High heat: Radio waves from Russia cause temperature surge in ionosphere
A Chinese satellite was able to detect disruptions to Earth's ionosphere caused by radio waves from the Sura Ionospheric Heating Facility in Russia.
Published Monday, December 17, 2018 2:21PM EST
High-frequency radio waves from a Russian research facility are capable of causing sudden and significant temperature increases in Earth’s upper atmosphere.
Chinese and Russian researchers reached this conclusion by analyzing a series of joint experiments carried out by their countries in June. A recently launched Chinese satellite was used to monitor conditions in the ionosphere as it passed over the Sura Ionospheric Heating Facility.
The facility is located near Vasilsursk, Russia. It was created to help Russian researchers better understand the ionosphere, which covers the parts of the atmosphere from approximately 60 to 1,000 kilometres in altitude.
Conditions in the ionosphere can significantly impact satellite communications and air travel. Its weather patterns are different than those closer to the planet’s surface, and much more difficult to forecast.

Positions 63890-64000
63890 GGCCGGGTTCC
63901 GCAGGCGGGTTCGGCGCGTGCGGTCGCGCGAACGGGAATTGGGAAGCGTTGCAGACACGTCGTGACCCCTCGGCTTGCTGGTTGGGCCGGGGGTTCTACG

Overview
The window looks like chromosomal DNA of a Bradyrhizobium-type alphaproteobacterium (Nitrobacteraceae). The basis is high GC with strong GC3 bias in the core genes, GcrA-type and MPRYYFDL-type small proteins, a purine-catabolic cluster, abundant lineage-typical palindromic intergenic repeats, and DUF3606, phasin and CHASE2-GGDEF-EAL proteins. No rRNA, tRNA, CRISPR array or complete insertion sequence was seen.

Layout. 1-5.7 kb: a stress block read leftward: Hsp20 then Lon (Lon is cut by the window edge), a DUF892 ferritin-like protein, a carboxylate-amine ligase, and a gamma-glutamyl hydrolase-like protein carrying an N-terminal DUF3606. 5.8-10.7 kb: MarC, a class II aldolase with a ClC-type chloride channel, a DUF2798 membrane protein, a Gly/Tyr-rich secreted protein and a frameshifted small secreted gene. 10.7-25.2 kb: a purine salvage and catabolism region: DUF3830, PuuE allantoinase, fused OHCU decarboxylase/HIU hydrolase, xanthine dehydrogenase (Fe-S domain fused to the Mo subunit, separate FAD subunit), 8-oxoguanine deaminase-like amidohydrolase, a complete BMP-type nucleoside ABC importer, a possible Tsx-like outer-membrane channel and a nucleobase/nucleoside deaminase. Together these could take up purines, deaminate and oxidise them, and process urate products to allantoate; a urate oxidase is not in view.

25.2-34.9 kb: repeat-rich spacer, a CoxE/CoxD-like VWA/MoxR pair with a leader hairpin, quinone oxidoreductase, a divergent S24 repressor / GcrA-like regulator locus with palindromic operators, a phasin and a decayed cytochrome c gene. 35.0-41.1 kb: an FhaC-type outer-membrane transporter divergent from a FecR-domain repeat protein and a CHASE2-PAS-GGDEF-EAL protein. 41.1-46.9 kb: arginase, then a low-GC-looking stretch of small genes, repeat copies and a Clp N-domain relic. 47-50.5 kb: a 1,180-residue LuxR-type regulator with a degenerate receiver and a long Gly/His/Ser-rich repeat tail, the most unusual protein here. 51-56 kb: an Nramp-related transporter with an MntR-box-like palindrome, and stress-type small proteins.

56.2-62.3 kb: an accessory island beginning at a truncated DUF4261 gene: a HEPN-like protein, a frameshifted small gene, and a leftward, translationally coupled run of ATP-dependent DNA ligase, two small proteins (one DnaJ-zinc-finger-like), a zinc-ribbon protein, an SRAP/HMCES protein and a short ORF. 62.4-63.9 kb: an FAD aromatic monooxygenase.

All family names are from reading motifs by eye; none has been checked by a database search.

Those conditions changed rapidly during one of the five experiments carried out in June, the researchers found.
On the night of June 12, the satellite was able to register a brief period during which the temperature of ions in the ionosphere increased by 100 C.
“The detection of plasma disturbances on June 12 … provides evidence for likely success of future related experiments,” the researchers said.
The other four tests did not result in any unusual phenomena that could be observed from the satellite.
Still, the one successful finding was not entirely unexpected. Scientists have previously found “interesting phenomena” in the ionosphere including raised electron temperatures caused by high-frequency heating from facilities such as Sura.
The researchers say they hope their success will lead to further study of the effects Sura’s radio waves can have on the ionosphere.